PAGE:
WHOOPI GOLDBERG as Celie in THE COLOR PURPLE
Like Shirley MacLaine’s role in TERMS OF ENDEARMENT. Almost 25 years after I first experienced this film I have different feelings about the picture as a whole today and I wish I didn’t. I wish I wasn’t such a cold-hearted snob. But the one thing that hasn’t changed is my affection for Whoopi Goldberg’s amazing screen debut. Discovered by Mike Nichols, who directed and produced her one-woman-show on Broadway that brought attention to Hollywood and Steven Speilberg. This was a true blue talent with something brutally honest to say about the world and fresh perspective that Hollywood may not have been ready for at the time.
As a young gay man from a very conservation town I had tremendous connection to Celie, her world and her journey.
The film has some imperfections, some forced comedic attempts, some cartoonish compositions but the one thing that is never off is Whoopi’s heart and soul. All the actors seem to be committed to every moment. Floating in and out of scenes with all of their passion. I just wish the Steven had trusted these beginners a little more. Although the film was nomination for 11 Academy Awards, it won not one single Oscar. I felt like I had been kicked in the stomach after the Awards ceremony that year.
Celie, played by Whoopi, is a woman cruelly treated by the world around her. She is shy, frightened, trying to dodge looks in the street or any kind of acknowledgement. The scene where she shops for half blind, brutalized Sofia, played by another newcomer Oparh Winfrey, made me burst every time I saw it. Her eventual flowering with Margeret Avery and her first big smile provides one of the most joyous experiences I had ever had watching a film.
My first time to New York. I entered Grand Central Station from JFK and my best buddy George was there waiting for me with a flowing purple fabric and shouted ,“Celieeee” This was how important this film was for me, the requirement I made for others. They knew if they wanted to reach me – they would have to do it with this kind of majesty. It was very funny. Love my Georgies.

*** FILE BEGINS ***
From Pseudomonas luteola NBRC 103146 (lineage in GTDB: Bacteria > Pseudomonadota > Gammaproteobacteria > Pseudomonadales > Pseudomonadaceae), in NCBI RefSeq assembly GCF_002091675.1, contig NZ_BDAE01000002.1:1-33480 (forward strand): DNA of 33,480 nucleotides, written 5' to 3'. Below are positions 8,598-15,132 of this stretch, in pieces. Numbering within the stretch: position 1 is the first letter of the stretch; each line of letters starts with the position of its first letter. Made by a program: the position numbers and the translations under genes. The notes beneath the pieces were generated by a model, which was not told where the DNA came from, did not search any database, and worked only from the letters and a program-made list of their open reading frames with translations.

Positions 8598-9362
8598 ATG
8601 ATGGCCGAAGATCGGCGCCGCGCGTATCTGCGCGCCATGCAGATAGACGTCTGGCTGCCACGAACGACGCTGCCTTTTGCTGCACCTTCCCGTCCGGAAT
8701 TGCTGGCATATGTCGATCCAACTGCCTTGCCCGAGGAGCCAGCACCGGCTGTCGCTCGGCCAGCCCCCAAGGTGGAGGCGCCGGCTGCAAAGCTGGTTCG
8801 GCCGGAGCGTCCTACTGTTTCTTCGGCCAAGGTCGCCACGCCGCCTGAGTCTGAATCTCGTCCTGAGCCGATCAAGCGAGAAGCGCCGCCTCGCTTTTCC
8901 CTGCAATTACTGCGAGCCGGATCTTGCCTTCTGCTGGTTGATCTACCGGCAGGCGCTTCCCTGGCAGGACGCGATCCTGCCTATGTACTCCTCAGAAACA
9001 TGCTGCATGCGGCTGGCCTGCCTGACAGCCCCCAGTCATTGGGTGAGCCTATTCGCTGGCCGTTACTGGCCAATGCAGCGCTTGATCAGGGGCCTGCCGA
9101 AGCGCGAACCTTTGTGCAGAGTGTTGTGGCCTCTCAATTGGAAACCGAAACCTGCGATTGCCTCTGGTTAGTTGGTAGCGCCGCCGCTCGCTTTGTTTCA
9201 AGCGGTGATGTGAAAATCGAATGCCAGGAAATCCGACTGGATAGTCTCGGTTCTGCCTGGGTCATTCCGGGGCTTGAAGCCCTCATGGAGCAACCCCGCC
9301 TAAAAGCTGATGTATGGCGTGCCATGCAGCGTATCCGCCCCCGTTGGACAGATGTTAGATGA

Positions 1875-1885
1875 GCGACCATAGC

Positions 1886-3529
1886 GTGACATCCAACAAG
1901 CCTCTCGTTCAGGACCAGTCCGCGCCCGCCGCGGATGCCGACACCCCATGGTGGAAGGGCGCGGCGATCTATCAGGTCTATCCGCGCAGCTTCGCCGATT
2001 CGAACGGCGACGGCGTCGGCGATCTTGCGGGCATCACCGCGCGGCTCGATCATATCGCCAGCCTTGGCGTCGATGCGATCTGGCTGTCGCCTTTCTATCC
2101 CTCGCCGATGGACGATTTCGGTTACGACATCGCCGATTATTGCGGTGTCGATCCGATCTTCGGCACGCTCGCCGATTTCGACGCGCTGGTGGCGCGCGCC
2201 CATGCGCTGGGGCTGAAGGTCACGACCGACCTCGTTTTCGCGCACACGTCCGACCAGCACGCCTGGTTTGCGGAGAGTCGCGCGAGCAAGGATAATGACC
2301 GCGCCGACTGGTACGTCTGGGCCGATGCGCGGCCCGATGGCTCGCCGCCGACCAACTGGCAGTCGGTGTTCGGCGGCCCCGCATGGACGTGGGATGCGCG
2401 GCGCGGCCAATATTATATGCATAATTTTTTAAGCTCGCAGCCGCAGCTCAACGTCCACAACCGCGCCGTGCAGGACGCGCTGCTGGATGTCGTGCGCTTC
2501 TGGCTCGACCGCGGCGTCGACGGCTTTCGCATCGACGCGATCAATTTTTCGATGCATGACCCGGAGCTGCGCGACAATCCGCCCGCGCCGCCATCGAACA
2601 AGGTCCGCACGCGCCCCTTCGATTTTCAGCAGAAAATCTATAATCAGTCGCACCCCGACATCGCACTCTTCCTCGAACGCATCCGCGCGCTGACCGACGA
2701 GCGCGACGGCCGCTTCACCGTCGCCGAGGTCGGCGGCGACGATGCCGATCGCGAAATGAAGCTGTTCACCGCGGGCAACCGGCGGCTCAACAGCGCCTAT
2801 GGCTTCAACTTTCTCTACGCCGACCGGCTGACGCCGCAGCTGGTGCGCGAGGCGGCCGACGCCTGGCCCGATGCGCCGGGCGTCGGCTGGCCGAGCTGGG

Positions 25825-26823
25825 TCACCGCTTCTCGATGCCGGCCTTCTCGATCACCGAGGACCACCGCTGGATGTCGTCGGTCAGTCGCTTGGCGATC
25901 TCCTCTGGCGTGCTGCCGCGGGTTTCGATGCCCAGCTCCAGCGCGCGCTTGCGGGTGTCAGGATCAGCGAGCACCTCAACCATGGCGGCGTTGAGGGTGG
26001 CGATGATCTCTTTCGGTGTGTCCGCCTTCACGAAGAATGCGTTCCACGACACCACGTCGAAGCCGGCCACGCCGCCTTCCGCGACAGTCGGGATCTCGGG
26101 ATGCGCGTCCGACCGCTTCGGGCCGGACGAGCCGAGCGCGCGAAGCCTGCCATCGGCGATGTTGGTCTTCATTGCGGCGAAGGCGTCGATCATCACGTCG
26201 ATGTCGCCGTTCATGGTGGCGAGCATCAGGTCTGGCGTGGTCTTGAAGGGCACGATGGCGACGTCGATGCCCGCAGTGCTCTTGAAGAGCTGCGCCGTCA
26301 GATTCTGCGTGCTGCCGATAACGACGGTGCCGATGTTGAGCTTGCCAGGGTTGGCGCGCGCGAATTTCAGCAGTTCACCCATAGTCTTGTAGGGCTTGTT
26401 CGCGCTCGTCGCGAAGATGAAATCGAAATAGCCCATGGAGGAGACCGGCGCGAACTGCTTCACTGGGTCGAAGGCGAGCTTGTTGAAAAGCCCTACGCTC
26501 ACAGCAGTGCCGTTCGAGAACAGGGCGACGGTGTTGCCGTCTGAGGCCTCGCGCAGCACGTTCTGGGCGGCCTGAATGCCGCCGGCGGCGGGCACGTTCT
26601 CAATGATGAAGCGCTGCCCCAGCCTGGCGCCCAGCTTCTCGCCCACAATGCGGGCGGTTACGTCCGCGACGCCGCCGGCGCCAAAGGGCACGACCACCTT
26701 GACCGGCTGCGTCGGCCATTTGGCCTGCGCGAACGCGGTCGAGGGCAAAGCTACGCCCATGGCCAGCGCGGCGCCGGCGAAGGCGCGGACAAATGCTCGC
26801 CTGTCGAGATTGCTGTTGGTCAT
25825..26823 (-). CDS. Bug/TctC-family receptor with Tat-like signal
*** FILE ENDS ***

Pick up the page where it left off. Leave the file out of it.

This again was Whoopi Goldberg’s first film role, beyond incredible the entire journey she takes. She really gives us the entire life of Celie. It’s still by far her best work, because she was allowed to draw from her raw inner truth and then street perspective and not required to play a stereotypical black film caricature or comic relief. Her truth and soul is the center of the film – even though it’s flawed. THE COLOR PURPLE was criticized for Spielbergs postcard landscapes and forced comedic moments. Like Harpo falling through roof or the big moment towards the end at the big climax ‘Thanksgiving’ dinner where Shug tells Mister “Celie is coming with to Memphis with us”. Whoopi lets him have it and all her characters oppressed resentment comes out when she slams on the table, “Did I ever ask you of anything !!!…Not even your sorry ass hand in marriage” but unfortunately ends with a comic beat from Shug's boyfriend, “Nice to meet you all” – it worked but it was cheap and it simply wasn’t needed.
Whoopi also gives us another fine example of playing old age and doing it right. Even though the make-up did support her being older, it was her body language, collapsed and beaten with a sliver of hope left. Like running in a dream, running toward her beloved sister at the end – was spot on perfection.
THE COLOR PURPLE was obviously made with tenderness and passion and it’s movie escapism: even though you are escaping to a cruel – harder world than your own.
When a movie character is really working, we become that character. That's what the movies offer: Escapism into lives other than our own. I am not female, I am not black, I am not Celie, but for a time during THE COLOR PURPLE my mind deceives me that I am all of those things, and as I empathize with her struggle and victory I learn something about what it must have been like to be her. Celie is a great powerful movie character, played with astonishing grace and tenderness from Ms. Goldberg, and to feel her story is to be blessed with her humanity. Haven't we all felt ugly? Been afraid to smile? Been beaten down ? Haven't we all lost precious things in our lives? Dared to dream of a better life? Celie endures and prevails, and so hope lives. If it touches you deeply enough, it's not just only a movie. It's a lasting experience. Way to go Whoopi. Got the OSCAR for GHOST, but the academy does that all the time. It was an OSCAR IOU - for sure. Great work.